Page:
With the theme of World Water Day this year being wastewater, let’s focus on the waste water that’s flowing out of our kitchens and bathrooms as greywater to pollute water bodies. It’s harder to recycle greywater if it’s full of noxious chemicals that are hard to remove and treat. Plus we wouldn’t want to give the earth something it can’t digest, right?
Most conventional cleaning agents are highly corrosive and their labels carry ambiguous terms such as: 'scented', 'anti-bacterial' and 'germicidal'. 'Parfum’ is a mystery ingredient and its contents are never clearly spelt out. Anti-bacterial washes can be dangerous and if you wash your hands properly with any soap, germs won’t survive.
Here are some simple and quick recipes for DIY cleaning products (and believe me when I say they’re simple) that I use all the time. If we all used these safe, natural alternatives, Bengaluru's lakes wouldn’t be frothing and catching fire, and the little water we have left wouldn’t be poisoned.
You know, they come in little plastic tubes and have a whole lot of chemicals that ‘kill germs’ (Killing germs is fine, but you don’t want it to mess up your hormones, pollute waterways and add to landfills while you’re at it.) Instead of buying toothpaste, you could use:
1. Umigiri (paddy ash) and neem twigs are really good for cleaning teeth. Have you noticed that some people from villages have really great teeth although they’ve never been to a dentist or used fancy toothpaste? See how to make this here.
2. Mix baking soda and coconut oil to a paste and store in a glass bottle (don't worry if it smells funny), take a bit daily and use as toothpaste. Just be sure not to brush for as long as you do with regular paste, it could take the enamel off your teeth. You could also add clove oil and stevia to it for better taste and flavour. Baking soda is a great deodoriser so it’ll do its job well!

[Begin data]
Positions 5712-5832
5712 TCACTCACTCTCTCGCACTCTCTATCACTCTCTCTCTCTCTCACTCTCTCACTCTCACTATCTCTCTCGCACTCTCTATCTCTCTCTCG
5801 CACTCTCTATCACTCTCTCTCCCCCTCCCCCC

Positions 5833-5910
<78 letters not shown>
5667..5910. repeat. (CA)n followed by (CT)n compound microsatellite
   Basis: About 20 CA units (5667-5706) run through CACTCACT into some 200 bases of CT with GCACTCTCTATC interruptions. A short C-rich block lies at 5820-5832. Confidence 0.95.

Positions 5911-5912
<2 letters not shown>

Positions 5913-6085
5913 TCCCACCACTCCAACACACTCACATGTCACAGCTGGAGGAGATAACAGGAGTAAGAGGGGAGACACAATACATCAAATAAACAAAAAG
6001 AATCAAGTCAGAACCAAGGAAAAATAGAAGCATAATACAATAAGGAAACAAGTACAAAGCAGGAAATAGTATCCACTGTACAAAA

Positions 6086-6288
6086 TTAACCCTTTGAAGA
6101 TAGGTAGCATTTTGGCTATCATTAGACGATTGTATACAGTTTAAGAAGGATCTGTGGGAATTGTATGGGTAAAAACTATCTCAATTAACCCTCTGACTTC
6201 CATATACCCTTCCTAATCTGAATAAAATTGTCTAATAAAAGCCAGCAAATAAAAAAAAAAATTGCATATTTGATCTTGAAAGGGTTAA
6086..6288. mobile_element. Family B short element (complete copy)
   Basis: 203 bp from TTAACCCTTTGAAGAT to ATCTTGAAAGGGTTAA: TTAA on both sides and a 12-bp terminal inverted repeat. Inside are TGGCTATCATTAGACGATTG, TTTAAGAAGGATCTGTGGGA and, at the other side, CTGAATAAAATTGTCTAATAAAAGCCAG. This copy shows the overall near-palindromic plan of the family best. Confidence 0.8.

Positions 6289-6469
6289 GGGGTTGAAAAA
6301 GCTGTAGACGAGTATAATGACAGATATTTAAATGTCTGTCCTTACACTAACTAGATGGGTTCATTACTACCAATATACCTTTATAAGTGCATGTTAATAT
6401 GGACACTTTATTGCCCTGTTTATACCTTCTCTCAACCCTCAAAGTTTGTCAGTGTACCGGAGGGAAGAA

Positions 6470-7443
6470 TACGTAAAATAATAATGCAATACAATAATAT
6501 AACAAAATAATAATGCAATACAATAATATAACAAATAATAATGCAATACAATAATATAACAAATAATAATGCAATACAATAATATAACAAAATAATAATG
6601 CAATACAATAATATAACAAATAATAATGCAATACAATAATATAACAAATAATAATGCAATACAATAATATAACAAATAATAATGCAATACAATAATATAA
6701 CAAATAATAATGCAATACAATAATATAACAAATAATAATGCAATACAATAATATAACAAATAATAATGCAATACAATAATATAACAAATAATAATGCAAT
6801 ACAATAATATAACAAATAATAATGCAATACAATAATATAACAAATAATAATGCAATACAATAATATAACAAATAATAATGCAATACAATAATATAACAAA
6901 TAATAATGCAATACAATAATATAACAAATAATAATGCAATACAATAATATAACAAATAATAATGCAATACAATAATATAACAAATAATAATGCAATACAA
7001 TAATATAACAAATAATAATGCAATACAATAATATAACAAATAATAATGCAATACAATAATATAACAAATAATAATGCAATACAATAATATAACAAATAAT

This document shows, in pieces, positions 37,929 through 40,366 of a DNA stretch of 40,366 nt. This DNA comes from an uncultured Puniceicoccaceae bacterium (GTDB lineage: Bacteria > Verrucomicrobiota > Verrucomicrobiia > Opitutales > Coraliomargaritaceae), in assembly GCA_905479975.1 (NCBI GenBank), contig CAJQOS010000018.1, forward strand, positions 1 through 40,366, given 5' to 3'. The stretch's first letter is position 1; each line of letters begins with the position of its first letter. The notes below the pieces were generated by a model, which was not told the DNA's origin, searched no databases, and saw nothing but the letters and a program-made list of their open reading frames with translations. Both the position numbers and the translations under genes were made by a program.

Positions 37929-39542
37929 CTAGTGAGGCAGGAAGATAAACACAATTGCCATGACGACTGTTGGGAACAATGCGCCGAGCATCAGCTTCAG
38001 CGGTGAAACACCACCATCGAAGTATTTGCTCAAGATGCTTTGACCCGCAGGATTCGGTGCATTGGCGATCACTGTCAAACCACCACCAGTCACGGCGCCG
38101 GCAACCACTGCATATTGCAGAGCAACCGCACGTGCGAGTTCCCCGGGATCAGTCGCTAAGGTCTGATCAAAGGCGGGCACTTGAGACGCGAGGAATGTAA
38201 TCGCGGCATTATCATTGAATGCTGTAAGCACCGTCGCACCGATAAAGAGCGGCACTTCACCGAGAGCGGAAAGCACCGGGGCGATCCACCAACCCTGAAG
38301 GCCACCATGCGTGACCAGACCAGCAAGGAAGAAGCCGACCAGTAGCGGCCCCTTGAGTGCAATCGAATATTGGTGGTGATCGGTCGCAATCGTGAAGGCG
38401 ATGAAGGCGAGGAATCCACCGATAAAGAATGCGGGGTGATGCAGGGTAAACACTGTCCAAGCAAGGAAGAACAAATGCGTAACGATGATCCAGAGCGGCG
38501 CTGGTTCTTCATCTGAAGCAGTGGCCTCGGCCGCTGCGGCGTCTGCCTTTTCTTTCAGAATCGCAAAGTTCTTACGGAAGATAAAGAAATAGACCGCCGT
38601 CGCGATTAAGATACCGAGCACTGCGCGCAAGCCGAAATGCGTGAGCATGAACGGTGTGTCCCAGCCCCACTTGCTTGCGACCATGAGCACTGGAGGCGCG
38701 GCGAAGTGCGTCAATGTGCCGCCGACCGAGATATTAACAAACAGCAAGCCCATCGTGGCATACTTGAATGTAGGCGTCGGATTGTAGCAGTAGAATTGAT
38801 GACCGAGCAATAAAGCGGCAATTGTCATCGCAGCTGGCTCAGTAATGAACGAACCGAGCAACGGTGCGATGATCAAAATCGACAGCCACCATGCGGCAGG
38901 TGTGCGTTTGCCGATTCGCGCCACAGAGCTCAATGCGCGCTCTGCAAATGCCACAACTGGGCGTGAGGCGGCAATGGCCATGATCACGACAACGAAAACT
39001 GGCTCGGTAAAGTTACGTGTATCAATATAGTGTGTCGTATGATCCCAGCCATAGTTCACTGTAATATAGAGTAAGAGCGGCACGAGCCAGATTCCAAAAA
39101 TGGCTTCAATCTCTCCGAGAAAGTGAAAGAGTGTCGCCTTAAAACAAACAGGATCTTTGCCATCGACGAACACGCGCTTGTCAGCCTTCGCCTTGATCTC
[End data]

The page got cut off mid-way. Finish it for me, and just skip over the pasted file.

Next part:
If you’re using baking soda and coconut oil as a toothpaste without clove oil and stevia, you can also use it as a body scrub. Or you can do what our grandparents did and use gram flour (besan) or sugar and oil as a scrub. The Internet is full of recipes for DIY natural body scrub.
Shampoo and conditioner
I personally love soapnut shampoo. If you try using it too, make sure not to get it in your eyes. Soak 4-5 deseeded soapnuts overnight and blitz them the next day in a blender. You can also boil them for a few minutes if you’re short of time. Soapnut has many devotees in the West – they find it reduces hairfall. A few drops of coconut oil in a mugful of warm water works wonders as a natural conditioner.
Use coconut or sesame oil to moisturise dry skin. If you don’t like the smell of coconut oil, add a few drops of an essential oil of your choice. Just be careful not to immediately put on delicate clothes as they may stain.
With just a lamp, a cotton wick and some ghee, you can make your own kajal. Here's how: Fill a lamp with ghee and place the cotton wick in the ghee, making sure it is soaked. Light the cotton wick. Cover the lamp with a lid and leave it burning for a few hours. Remove the lid. The fumes from the lamp accumulate as lampblack on the underside of the lid. Extract the black deposits from the lid. Store it and use when required.
A mixture of apple cider vinegar and water makes a great toner, especially for acne-prone skin.
Use coconut oil and a cotton ball to wipe off makeup naturally.
Dishwash and detergent
Use the water that the soapnuts have been soaking in for dishes, you can also use this liquid to wash delicate silk saris the way your grandmom did – the colours and cloth are brighter after.
If you’re washing a bunch of light coloured fabrics, use washing soda instead of detergent.
Toilet and wash basin cleaner
For sparkly clean loos and basins, skip the harsh toilet cleaners and use washing soda instead.
The water that goes down the drain after you rinse utensils, grain, soapnut-laden mixie is all perfectly safe, biodegradable and good for plants. Water your plants with this water instead of pouring it down the drain.
Ierene Francis is the founder of Corvus Bags, an enterprise making cotton bags that look great and can be washed, ironed and reused for years. Follow them on Facebook, Instagram (@corvusbags) or check out their website.